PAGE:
Officers Christopher Couet and Jamison Maehler also were ordered to receive training in using appropriate professional discretion when dealing with the public.

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Two Seattle police officers have been reprimanded for improperly classifying a police report as a “disturbance” after a former sheriff’s deputy alleged last year that she had been raped by King County Sheriff John Urquhart years earlier.

Along with written reprimands placed in their personnel files, Officers Christopher Couet and Jamison Maehler also were ordered to receive training in using appropriate professional discretion when dealing with the public.

The Police Department’s Office of Police Accountability (OPA) recommended the officers’ discipline and training following an internal investigation stemming from questions about the case raised by The Seattle Times. Police Chief Kathleen O’Toole approved the findings and discipline last month.

The officers have since grieved the discipline, OPA Interim Director Andrew Myerberg said in an email Thursday. Kevin Stuckey, president of the Seattle Police Officers’ Guild, did not immediately return a call seeking comment Thursday.

The case stems from a 911 call in November, when the former deputy asked for a female officer to come take her report that Urquhart allegedly sexually assaulted her after a night of drinking in 2002.

A short time later, Couet and Maehler arrived at the woman’s apartment. She agreed to talk with them, giving the officers the names of potential witnesses and other details about the alleged assault.

But the officers primarily focused on her self-disclosure of a mental-health diagnosis. When they later wrote a police report, they classified the matter as a “disturbance-other” and described the woman as delusional, but failed to document witness names and other details about the reported assault.

“As a direct result of the incomplete and mislabeled … report, the SAU [sexual assault unit] investigation of this report was delayed,” the OPA’s investigation found. “In addition, the complainant/victim experienced distress at not having her report taken seriously and lost trust in the Seattle Police Department.”

Seattle police ultimately opened a sexual-assault investigation into the woman’s claims in January after The Times asked about the case. A prosecutor and detective eventually cleared Urquhart, finding the statute of limitations had run out and that the alleged encounter appeared to be consensual.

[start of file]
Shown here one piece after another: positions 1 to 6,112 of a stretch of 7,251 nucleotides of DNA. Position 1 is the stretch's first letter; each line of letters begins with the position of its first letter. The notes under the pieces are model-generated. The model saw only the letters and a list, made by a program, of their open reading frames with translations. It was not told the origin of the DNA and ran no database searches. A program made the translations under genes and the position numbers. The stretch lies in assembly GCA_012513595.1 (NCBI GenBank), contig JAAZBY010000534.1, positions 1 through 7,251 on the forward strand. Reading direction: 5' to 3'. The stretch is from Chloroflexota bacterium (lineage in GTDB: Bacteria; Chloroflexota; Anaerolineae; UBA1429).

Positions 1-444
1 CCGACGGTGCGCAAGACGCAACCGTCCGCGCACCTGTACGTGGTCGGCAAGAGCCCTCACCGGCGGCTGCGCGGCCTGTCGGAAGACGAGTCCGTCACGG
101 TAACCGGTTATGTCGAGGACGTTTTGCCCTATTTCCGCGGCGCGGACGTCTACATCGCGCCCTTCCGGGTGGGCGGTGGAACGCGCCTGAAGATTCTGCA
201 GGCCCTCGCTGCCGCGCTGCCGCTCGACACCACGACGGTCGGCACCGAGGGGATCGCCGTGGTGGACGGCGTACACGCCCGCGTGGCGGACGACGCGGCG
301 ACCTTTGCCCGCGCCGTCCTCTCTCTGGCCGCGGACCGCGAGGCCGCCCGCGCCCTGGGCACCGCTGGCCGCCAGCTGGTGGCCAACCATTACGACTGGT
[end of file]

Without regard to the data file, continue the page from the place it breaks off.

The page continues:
Urquhart, 69, has vociferously denied that he raped or had consensual sex with his accuser, whom he supervised 15 years ago. He has cited the woman’s mental-health issues to discredit her claims.

The woman stands by her accusations.

The OPA investigation found that while talking with the woman, Couet and Maehler “began viewing the interaction as a ‘Crisis Intervention’ and not a reported Sexual Assault that needed to be adequately investigated and documented.”

“It is critically important that officers not dismiss reported crimes merely because the person reporting the crime happens to be in crisis or has a mental health challenge,” the OPA investigation stated. “In fact, with certain crimes, including sexual assault, the vulnerability sometimes attendant to being in crisis can increase the probability a perpetrator will target a person as his or her victim.”

The OPA investigation did not sustain allegations against a third Seattle officer, to whom the woman said she initially tried to report the alleged assault at the East Precinct. The woman said the officer declined to take the report and used air quotes to describe rape victims; the officer denied that. OPA deemed the matter inconclusive.

The OPA case marks the second official report to find problems with the way police handled the woman’s rape claims against Urquhart. A King County Ombudsman’s report last month found Urquhart violated department rules and procedures when he directed his internal-affairs squad not to document or investigate the allegations after his department learned of them from the FBI in June 2016.

Urquhart, who disagreed with many of the ombudsman’s findings, told The Times last month he should have handled the matter differently in retrospect.